STEVEDORE DP World Australia and the CFMMEU have made progress in resolving their differences and heading off disruptive industrial action.

A spokesman for DPWA said action set for Brisbane and Fremantle this week had been put on hold, albeit stoppages still occurred at Port Botany on Monday 1 April.

“We are hopeful that we’ll reach an agreement to have the action stopped in Sydney as well,” the spokesman said.


Negotiations occurred until late on Sunday night and again on Monday morning.

The spokesman indicated talks towards an actual EA could also resume.

“We’ve said that there’s no negotiation while there’s threat of, or actual, industrial action,” the spokesman said.

“Once we clear the air on that front we’ll be able to start negotiations.”

In a statement to customers, DPWA said since the union began protected industrial action at DPWA terminals on 19 March, they had “struggled to secure sufficient labour and skills required to meet the needs of our customers”.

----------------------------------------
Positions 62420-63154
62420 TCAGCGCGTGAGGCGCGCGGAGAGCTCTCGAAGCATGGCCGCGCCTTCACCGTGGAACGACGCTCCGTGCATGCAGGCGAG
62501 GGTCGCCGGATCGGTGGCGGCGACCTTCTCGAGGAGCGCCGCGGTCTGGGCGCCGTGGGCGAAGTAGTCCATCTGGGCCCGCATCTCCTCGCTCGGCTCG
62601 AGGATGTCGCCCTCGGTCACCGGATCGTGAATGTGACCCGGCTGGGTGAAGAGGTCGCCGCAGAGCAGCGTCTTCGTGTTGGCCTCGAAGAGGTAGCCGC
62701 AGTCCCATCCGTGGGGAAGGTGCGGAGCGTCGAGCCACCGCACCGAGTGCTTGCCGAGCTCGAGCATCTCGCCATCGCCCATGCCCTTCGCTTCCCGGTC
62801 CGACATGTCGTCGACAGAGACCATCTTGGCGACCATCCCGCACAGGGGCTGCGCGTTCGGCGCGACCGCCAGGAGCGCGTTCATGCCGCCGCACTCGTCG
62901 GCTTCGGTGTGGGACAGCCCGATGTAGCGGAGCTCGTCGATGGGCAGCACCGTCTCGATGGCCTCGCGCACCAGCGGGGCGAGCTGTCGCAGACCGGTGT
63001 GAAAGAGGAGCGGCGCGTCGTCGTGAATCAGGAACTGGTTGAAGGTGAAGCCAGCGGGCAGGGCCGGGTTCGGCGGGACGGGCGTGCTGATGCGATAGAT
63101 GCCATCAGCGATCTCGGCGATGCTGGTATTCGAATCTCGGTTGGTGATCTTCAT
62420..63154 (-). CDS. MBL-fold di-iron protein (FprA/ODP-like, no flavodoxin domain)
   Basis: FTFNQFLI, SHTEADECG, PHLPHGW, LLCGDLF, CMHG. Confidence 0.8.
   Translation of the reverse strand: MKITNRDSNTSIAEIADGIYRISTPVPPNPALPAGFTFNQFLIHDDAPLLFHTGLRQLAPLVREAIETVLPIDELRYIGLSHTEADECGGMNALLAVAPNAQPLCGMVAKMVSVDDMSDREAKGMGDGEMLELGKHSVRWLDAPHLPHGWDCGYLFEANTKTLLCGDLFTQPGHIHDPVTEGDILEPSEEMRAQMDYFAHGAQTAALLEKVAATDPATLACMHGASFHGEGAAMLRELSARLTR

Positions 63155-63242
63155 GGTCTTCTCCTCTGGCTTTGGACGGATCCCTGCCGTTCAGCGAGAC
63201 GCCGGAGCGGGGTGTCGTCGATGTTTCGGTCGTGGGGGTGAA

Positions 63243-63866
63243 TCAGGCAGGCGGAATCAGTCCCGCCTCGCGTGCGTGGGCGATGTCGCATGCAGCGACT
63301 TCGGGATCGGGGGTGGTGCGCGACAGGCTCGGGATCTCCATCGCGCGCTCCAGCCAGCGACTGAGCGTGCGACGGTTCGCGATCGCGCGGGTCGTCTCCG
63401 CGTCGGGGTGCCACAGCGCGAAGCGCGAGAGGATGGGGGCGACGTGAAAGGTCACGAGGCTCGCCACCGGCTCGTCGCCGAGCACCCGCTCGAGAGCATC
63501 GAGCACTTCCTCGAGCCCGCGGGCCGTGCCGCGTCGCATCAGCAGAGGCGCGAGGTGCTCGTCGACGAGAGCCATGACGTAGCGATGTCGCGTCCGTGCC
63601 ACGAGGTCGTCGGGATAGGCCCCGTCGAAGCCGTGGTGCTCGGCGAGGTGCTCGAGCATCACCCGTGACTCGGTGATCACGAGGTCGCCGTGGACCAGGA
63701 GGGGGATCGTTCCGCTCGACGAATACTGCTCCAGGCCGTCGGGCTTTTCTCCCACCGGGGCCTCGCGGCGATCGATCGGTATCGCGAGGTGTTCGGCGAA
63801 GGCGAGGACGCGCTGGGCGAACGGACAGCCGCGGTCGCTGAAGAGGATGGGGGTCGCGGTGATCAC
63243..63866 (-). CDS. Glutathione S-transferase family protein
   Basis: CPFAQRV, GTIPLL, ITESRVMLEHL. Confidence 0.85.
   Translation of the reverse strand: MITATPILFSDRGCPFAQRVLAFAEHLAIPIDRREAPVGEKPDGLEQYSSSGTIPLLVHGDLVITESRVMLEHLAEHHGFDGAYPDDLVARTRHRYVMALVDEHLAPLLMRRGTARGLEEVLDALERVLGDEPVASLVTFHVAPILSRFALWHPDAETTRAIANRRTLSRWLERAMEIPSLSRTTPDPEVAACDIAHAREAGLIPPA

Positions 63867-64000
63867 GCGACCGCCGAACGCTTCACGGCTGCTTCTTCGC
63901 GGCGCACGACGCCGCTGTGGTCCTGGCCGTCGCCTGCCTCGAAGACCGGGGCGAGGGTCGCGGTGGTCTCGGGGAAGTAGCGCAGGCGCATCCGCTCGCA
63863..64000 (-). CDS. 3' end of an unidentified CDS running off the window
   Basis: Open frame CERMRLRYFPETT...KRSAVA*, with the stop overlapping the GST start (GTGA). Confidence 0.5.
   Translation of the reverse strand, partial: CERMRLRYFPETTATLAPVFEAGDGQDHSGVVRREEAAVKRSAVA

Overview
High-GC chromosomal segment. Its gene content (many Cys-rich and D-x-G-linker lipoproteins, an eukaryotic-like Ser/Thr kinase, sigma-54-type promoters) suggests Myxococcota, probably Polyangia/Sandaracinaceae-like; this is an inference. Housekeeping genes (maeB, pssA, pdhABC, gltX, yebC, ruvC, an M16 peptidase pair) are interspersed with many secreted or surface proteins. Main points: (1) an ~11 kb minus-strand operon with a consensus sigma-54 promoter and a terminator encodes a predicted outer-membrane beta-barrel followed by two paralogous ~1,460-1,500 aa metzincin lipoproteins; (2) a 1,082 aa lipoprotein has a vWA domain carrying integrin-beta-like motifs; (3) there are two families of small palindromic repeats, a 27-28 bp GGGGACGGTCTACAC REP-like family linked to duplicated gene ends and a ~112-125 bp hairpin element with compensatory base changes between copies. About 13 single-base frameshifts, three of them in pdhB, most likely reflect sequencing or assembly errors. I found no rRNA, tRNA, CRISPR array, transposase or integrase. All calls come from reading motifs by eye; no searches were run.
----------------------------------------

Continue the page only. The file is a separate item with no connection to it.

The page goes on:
“We are cognisant that the ongoing bans and stoppages continue to impact our shipping line customers and supply chain partners,” DPWA stated late last week.

“We can confirm that we are in regular contact with all stevedore operators to secure any and all available capacity at their terminals across the four ports

We also continue to explore options to change vessel rotations and the elimination of port calls.”

The dispute between the union and the company centres on the terms of a new enterprise agreement, particularly income protection insurance.

In a public statement, Australian Logistics Council chief executive Kirk Coningham noted the impact of the industrial action on the supply chain.

“As Port Botany moves the greatest amount of containerised freight by rail nationally, it is not possible to replace all cancelled rail services with road services – and accordingly, we are witnessing major delays to the movement of freight,” Mr Coningham said.

“This is already imposing significant costs on rail freight logistics operators that will have to be passed on to customers and consumers.”

Industry groups have noted the protected industrial action includes bans on employees working in tasks above their normal grade, overtime, shift extensions, accepting late call ins and no advanced or delayed start times.

“This obviously has an impact on the ability of freight logistics operators to conduct their day-to-day business activities,” Mr Coningham said.

“Delays in rail freight movement at Port Botany will ultimately have a negative consequence on overall national supply chain efficiency.”